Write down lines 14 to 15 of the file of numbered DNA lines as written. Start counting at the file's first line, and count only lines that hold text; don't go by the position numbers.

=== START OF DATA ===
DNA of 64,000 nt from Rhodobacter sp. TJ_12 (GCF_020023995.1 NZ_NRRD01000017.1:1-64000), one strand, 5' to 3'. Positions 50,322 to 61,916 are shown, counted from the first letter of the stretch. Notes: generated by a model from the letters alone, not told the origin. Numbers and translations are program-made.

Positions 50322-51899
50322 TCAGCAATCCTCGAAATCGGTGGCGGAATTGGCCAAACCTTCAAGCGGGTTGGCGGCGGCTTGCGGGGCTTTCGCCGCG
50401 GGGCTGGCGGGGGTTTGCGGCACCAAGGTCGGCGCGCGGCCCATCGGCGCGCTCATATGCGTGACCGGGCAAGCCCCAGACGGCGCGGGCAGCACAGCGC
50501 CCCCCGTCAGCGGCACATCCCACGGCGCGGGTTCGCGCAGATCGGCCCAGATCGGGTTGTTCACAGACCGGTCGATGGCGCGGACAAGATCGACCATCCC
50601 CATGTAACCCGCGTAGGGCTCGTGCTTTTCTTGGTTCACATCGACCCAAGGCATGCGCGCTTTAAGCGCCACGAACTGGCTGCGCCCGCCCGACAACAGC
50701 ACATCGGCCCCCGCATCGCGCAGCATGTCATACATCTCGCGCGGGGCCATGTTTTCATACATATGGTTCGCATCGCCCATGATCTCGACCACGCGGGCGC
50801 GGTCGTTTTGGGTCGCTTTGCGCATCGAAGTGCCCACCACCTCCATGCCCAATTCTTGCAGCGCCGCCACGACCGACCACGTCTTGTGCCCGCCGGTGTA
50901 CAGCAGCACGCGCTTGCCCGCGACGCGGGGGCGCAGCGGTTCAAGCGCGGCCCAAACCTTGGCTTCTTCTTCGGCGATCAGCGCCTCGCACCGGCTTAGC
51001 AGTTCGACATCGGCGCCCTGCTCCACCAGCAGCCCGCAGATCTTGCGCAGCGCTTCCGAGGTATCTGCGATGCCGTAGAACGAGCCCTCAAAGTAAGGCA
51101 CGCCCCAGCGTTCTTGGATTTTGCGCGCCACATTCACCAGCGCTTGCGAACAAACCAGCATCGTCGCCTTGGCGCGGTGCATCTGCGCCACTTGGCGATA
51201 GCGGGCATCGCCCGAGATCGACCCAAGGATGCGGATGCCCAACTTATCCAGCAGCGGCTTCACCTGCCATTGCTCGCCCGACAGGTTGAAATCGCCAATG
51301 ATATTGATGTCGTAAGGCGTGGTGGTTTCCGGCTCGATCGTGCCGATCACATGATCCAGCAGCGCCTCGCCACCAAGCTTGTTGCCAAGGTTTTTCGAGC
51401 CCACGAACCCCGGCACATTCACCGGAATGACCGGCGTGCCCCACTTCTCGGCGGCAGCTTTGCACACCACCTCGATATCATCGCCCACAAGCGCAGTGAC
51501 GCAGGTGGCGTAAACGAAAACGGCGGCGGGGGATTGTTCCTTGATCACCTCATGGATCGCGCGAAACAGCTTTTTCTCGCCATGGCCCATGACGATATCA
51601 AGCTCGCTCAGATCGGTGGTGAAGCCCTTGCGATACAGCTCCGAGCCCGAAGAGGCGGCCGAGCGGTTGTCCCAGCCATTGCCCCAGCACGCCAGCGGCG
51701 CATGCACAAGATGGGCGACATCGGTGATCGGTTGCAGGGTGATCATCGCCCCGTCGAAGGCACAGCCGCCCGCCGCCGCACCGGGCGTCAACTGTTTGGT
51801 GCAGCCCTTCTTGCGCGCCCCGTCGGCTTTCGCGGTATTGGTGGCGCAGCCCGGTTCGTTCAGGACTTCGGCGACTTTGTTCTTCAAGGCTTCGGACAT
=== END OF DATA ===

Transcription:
51401 CCACGAACCCCGGCACATTCACCGGAATGACCGGCGTGCCCCACTTCTCGGCGGCAGCTTTGCACACCACCTCGATATCATCGCCCACAAGCGCAGTGAC
51501 GCAGGTGGCGTAAACGAAAACGGCGGCGGGGGATTGTTCCTTGATCACCTCATGGATCGCGCGAAACAGCTTTTTCTCGCCATGGCCCATGACGATATCA